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A Genius Shop Interior Design That Ensures Your Customers’ Visit and Return

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The advent of websites like Amazon, eBay, and the like, got some to lose faith in conventional shopping and they might seem to have a point! Total gross revenue of Amazon as the second one-trillion-dollar company ever, weeks after Apple reached the whopping milestone, exceeds any other retail brand. There’s another side you might be neglecting though! How is any neighborhood in a city or the whole city itself glued together? It’s always been the local or central shop interior design that people gathered and connected with their fellow-citizens.

It has not been just about what they would buy. It was way more than that! Some call it a journey of the customer that includes a thorough experience of walking, seeing, hearing, listening, smelling, sometimes laughing, getting tired and grabbing refreshments along the way, trying out stuff, and finally maybe purchasing what he or she hoped to find.

Online shopping falls short of such experience and that’s exactly why it will never quite knock traditional shopping out of the picture. The ever-thriving shop interior design field all along the years online shopping startups rose, is an indication of our claim.

An Apple Store

Here we want to shed a light on how shop interior design ideas could significantly up sales and lure potential customers into visiting your store and hopefully make a purchase and continue to do so.

Let’s have a go at features that help create an effective shop interior design. We will start with some basic principles and branch out into the journey a customer goes through from the moment they lay eyes on the storefront to when they check out.

1. All Senses Geared Up

To create a lasting memory of your store in the customers’ mind, you have to take it up from just the visuals. You have to engage all their senses, cause the more engaged they are, the more you can be sure you’ve instilled your shop interior design’s experience.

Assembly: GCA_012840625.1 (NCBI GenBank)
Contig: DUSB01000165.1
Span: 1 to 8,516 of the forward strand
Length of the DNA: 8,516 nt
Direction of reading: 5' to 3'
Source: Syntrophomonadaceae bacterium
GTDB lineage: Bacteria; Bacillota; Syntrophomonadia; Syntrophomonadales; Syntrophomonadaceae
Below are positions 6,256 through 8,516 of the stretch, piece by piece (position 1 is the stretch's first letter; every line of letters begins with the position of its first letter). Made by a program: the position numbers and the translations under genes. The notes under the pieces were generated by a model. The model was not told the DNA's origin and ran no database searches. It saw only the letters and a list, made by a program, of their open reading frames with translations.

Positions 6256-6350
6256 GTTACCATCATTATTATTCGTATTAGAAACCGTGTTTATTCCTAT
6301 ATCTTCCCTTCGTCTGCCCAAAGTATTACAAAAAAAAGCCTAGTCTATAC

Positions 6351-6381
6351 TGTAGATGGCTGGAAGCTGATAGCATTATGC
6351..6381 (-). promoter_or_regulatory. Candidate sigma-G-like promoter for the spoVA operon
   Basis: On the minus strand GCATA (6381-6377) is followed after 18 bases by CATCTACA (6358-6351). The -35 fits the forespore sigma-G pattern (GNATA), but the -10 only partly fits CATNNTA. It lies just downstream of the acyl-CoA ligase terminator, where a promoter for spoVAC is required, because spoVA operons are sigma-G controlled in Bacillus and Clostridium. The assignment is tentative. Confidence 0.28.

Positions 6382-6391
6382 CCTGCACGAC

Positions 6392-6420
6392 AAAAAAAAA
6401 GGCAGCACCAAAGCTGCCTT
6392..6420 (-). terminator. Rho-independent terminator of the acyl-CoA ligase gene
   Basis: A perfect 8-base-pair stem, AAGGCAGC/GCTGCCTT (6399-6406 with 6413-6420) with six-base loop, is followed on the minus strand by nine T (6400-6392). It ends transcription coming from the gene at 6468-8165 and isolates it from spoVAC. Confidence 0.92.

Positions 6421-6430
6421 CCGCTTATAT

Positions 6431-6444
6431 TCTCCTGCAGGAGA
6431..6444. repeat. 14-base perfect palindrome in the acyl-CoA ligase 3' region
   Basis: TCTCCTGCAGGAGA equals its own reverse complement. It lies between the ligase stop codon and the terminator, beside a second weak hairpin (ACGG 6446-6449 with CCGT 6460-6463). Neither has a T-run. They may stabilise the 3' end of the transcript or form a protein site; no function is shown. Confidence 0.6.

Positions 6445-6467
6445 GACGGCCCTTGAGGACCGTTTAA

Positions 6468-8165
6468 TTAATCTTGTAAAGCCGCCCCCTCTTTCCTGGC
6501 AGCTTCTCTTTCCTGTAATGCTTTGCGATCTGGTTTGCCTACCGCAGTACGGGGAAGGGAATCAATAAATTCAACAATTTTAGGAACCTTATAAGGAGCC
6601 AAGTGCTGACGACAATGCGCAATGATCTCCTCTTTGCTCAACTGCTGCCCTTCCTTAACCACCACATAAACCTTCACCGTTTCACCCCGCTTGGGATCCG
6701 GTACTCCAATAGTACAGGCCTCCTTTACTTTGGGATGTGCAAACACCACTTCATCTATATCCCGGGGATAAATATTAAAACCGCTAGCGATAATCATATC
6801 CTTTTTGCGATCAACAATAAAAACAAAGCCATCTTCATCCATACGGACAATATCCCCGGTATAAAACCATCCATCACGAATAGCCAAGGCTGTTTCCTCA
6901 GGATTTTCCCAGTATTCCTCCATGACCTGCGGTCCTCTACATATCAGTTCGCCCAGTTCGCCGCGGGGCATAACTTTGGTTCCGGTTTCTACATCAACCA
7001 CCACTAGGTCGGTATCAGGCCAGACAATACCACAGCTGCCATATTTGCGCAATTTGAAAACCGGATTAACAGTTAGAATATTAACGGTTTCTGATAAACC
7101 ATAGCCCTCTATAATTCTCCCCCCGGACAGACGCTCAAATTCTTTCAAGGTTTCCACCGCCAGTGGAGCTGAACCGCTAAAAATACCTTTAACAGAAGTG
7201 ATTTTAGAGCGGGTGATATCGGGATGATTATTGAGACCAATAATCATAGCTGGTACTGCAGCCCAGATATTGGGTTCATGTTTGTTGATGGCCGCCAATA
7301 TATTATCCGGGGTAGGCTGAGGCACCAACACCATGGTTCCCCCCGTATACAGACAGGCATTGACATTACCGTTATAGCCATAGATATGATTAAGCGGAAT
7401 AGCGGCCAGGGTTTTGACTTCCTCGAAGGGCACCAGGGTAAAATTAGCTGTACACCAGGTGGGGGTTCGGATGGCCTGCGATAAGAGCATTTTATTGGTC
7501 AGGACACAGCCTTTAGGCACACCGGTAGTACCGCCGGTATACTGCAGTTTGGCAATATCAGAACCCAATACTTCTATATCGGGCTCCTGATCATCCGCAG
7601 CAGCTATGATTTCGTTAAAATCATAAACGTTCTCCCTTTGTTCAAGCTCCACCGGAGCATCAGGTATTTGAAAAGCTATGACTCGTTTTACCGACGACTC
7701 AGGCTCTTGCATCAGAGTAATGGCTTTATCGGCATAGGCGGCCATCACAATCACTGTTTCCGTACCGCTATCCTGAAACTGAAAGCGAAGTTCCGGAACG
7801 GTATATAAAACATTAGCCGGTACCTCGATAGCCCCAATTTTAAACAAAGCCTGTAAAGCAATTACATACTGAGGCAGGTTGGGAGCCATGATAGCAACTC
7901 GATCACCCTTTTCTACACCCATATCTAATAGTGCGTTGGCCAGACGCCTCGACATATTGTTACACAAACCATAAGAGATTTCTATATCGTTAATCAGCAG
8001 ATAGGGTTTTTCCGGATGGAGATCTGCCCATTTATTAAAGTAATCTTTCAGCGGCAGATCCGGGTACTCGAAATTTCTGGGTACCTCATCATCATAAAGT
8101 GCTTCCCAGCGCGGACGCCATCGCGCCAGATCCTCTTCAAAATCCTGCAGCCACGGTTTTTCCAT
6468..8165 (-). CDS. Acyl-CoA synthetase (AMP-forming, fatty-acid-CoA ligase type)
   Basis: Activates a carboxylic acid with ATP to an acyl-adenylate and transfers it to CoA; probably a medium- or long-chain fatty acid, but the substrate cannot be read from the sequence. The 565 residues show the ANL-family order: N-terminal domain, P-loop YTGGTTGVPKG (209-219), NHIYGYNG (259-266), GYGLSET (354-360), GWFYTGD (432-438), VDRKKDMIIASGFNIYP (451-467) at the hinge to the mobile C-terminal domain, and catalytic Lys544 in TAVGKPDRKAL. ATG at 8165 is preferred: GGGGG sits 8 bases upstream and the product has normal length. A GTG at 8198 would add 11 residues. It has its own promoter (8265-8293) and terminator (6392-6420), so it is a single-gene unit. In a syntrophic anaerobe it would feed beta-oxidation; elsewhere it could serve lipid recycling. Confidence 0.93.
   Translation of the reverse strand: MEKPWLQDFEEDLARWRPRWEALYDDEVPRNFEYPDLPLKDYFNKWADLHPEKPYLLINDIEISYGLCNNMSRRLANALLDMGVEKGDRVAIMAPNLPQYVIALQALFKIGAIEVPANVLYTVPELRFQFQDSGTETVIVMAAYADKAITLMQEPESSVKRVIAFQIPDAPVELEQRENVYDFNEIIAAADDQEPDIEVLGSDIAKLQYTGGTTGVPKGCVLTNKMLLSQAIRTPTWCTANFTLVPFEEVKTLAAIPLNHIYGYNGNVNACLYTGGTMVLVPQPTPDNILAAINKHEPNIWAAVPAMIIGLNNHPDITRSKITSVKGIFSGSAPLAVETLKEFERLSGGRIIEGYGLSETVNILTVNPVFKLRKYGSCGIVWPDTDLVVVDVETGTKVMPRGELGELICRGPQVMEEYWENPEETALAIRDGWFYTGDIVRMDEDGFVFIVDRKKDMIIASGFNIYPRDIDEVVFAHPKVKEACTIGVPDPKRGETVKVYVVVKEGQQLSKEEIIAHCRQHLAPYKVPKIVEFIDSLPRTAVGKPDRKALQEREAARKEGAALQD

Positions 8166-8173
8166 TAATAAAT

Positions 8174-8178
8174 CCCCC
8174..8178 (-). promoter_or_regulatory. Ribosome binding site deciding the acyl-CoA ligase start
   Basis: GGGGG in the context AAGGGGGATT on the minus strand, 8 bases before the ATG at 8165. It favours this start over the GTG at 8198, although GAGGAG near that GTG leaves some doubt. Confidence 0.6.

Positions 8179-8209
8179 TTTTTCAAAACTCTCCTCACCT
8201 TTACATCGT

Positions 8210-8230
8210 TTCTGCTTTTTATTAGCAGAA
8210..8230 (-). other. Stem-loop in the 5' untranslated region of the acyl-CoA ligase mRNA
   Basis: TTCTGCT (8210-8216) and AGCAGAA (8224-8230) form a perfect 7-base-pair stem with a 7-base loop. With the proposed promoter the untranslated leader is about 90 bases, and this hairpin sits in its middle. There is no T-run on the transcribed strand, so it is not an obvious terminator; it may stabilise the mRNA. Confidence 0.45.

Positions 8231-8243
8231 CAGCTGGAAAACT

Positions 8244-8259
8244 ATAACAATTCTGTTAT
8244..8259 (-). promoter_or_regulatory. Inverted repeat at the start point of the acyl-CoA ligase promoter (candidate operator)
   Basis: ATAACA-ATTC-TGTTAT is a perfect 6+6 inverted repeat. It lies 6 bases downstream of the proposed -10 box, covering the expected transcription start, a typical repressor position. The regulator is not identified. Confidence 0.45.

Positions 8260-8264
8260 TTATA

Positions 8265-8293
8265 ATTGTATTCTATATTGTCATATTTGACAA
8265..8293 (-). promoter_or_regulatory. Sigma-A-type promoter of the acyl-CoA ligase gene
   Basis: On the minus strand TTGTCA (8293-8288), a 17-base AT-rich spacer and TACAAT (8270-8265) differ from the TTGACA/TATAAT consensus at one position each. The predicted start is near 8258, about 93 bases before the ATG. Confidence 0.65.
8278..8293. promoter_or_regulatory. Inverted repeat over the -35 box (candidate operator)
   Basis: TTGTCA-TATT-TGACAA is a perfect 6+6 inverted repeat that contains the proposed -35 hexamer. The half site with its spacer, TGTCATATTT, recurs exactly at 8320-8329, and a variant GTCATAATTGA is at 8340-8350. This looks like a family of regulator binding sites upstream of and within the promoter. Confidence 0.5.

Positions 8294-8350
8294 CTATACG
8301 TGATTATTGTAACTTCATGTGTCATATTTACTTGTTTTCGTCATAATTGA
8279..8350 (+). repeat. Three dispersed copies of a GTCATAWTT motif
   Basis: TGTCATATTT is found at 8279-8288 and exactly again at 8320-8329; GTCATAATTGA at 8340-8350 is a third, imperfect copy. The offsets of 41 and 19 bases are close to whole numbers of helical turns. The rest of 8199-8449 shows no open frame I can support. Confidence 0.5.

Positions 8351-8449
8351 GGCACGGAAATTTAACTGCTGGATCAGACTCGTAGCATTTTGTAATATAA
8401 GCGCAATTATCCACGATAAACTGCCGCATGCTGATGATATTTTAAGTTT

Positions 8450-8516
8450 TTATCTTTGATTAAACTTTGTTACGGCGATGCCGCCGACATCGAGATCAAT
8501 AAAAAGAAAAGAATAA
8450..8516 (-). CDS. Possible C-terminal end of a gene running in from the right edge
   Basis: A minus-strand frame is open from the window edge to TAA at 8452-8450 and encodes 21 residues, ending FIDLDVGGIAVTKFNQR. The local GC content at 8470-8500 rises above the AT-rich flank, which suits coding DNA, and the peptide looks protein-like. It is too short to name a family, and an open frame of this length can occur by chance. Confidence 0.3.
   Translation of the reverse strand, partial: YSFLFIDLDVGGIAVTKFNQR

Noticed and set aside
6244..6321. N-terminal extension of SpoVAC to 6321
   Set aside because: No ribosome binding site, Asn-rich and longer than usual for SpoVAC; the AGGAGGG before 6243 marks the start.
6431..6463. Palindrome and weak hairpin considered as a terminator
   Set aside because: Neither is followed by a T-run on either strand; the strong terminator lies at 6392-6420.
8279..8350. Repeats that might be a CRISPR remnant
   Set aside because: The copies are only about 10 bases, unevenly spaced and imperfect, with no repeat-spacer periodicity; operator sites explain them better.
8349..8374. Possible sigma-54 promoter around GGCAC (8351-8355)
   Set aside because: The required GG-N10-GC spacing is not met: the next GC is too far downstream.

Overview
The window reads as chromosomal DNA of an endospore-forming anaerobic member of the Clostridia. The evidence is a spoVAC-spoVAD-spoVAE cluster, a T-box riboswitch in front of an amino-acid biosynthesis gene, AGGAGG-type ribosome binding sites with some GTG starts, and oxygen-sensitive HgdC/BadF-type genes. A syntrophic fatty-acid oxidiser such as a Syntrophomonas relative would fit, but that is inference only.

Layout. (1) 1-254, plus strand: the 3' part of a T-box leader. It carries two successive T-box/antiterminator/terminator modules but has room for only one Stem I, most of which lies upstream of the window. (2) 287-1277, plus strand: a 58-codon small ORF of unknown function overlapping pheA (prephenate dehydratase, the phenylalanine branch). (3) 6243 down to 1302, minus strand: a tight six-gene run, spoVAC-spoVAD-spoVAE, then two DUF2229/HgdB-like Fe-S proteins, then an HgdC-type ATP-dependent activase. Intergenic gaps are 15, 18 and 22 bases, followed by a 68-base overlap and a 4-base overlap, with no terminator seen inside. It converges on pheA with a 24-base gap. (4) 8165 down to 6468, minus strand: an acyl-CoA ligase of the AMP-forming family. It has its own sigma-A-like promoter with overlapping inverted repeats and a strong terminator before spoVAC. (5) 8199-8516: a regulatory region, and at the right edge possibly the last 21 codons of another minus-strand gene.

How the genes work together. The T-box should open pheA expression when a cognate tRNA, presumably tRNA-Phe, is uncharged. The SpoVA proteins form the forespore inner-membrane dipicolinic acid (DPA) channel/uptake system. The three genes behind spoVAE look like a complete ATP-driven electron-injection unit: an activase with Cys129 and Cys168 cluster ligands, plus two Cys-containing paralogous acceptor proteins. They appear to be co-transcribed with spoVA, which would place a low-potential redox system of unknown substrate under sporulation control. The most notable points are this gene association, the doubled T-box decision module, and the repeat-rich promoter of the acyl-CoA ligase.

Visual appeal that’s usually first that comes to mind, addresses the cleanness, right proportions in facades, and proper architectural lighting and use of the material in your shop.

But aside from what meets the eye, you have to worry about what your customer hears at the background; what he or she smells as they walk around at the store, and what the things he touches make him feel.

a cloth shop

Smells are strongly connected to memory and so they can help create a positive picture. Your customers will unconsciously bind your brand with the smell they breathe at your store; so it has to match your brand’s character and concept.

For instance, the smell of Danish tulips doesn’t relate to where they sell computer electronics. So, watch out for what you put together.

The same goes for what your customers hear. Although it has more of an at-the-moment effect. For example, upbeat music might cause a more impulsive behavior by the customer that tips the scales in your favor.

That’s always the case with department stores where people wheel around their shopping carts and may willingly pluck stuff out of shelves without giving it a second thought.

Cleanness is the most important factor in terms of what the customer touches when he or she enters your store; just as it is in a visual sense in boutique interior design.

2. Divide and Conquer

a book store

To be able to handle your customers’ senses every step of the way, and not to overwhelm them with a single undefined shop interior design, you have to break your store into different parts. This way, you can think through each section carefully and only concentrate on what each one needs.

Think of your store’s concept as a book with a handful of chapters. You would want your customers to read through each chapter and appreciate your whole story.

The main sections are the outer area of your shop interior design that includes the street, its sidewalk and green landscape, your storefront, entrance area, the main body of the store and its circulation, and finally the check-out point.

All of which we discover in the next 7 sections. So, let’s move forward, one by one!

3. The Outer Shell Always makes the First Impression

 A delightful shop storefront

You will probably hear the term “telling a story” in all the sections to come, as you’ve heard it before! You have to give away your punchline upfront with how your store looks from the outside. Then your shop interior design will elaborate the story as your customers decide to come in.

Depending on how big it is, an entering band of up to fifteen feet of your shop is a transition area where your customers take their first impression of how your shop interior design is; what it wants to say and how much they’re probably gonna pay.

Apart from exhibiting a strong message, you should know that due to its transitional nature, most items in the threshold area, don’t get paid much direct attention; something to keep in mind when designing this area.